What’s more, children are bombarded by commercials targeting them. On average, Michigan Medicine said, children annually see tens of thousands of TV commercials, including “about 2,000 beer and wine ads on TV each year. Kids see favorite characters smoking, drinking, and involved in sexual situations and other risky behaviors in the shows and movies they watch on TV.”
Finally, there is the growing risk of children developing online addictions, known as screen dependency disorders.
Dr. Kimberly Young, the founder of the Center for Internet Addiction, has identified key signs that indicate a possible online addiction. (See Internet Addiction Test and Internet Addiction Test for gaming.)
Among those are:
- Become defensive, deceptive or secretive when asked about what they are doing online or how long they’ve been online.
- Get annoyed or agitated if someone bothers them while online.
- Are tired or lose sleep due to being online.
- Neglect homework or chores to spend more time online.
- Choose to spend more time online rather than going out with friends.
- Feel depressed or irritable when they are off-line, but recover once back online.
- Claim they are “bored” when not online.
- Withdraw from activities that he or she previously enjoyed, to pursue activities only on digital devices.
So what can parents do?
Three key things:
First, limit your children’s screen time to minimize their media exposure. Young has developed Screen Smart Parenting Guidelines based on children’s developmental stages.
Second, just as you wouldn’t leave your kids alone with a stranger, don’t leave them with unknown forces on the Internet. Know what programs your kids watch and how they are being influenced.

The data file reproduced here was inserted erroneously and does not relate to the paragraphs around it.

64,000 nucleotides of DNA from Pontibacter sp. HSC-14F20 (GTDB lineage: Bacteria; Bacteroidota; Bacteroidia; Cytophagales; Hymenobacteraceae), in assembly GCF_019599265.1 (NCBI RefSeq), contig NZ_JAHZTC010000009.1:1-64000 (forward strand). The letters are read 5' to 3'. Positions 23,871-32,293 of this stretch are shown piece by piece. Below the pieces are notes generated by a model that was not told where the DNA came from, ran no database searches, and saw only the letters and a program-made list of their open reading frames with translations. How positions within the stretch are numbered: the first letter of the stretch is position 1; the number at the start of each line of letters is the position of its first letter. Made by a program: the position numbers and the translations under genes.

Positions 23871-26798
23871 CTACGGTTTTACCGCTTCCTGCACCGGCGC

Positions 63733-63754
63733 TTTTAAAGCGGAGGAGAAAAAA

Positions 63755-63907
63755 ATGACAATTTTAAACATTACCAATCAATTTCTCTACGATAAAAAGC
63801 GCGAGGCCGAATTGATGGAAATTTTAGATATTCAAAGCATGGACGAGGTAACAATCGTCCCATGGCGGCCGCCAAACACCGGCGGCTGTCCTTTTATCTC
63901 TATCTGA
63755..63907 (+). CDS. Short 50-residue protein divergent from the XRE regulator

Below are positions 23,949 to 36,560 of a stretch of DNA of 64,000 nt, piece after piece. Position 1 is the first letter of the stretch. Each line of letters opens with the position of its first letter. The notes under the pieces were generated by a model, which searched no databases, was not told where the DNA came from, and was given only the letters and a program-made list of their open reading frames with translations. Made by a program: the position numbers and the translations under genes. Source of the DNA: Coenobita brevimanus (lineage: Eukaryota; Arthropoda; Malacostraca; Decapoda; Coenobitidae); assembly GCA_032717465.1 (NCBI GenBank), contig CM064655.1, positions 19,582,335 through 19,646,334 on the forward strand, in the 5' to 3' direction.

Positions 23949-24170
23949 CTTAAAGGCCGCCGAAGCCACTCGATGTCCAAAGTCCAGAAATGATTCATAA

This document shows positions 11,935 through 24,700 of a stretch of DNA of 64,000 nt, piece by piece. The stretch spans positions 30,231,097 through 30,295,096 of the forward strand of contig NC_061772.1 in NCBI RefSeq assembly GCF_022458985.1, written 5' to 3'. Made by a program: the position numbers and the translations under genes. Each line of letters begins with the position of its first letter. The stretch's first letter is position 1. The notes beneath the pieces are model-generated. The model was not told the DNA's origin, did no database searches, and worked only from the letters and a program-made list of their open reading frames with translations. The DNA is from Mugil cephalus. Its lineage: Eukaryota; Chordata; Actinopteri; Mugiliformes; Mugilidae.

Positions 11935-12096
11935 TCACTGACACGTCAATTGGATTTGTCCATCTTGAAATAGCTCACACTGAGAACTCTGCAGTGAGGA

And third, and perhaps most importantly, help them develop the analytical skills to deal with whatever they encounter.
The AAP says studies have shown that children who were educated about the media exhibited less violent behavior after watching violent programs.
With video games, parents should ask their children what games they play and how players get points, and how they win. Is it through violence as in first person shooter games?
By viewing programs and films with their children and then having discussions, parents can not only help their children analyze what they encounter, but strengthen the bonds between them.
The following are questions you may use to explore violence and other destructive themes in programs, books, films.
- What is the program or story really about? What message is it sending? What values is it conveying?
- What are the main conflicts, or complications? How are they resolved? Is violence used to solve the problems? If so, was it used as the last resort? Are they justified even if used by the “good guys?” How else could the conflicts have been resolved? Thinking of alternative endings is a creative, problem-solving exercise, one that will serve children for a lifetime.
- What purpose, if any, do the acts of violence serve? Are they gratuitous, glamorized, made exciting or fun, sheer entertainment? Or is it simply used as a way to get what a character wants?
- Are the acts of violence accompanied by humor? Are the effects or suffering they cause shown? Are the acts punished, or rewarded?
- Are the characters good role models? What motivates them? Do they stand for things you believe in? Are the consequences depicted if they engage in destructive behavior?
- In stories about bullies, is the pain of the victims depicted? If not, explore how they must have felt.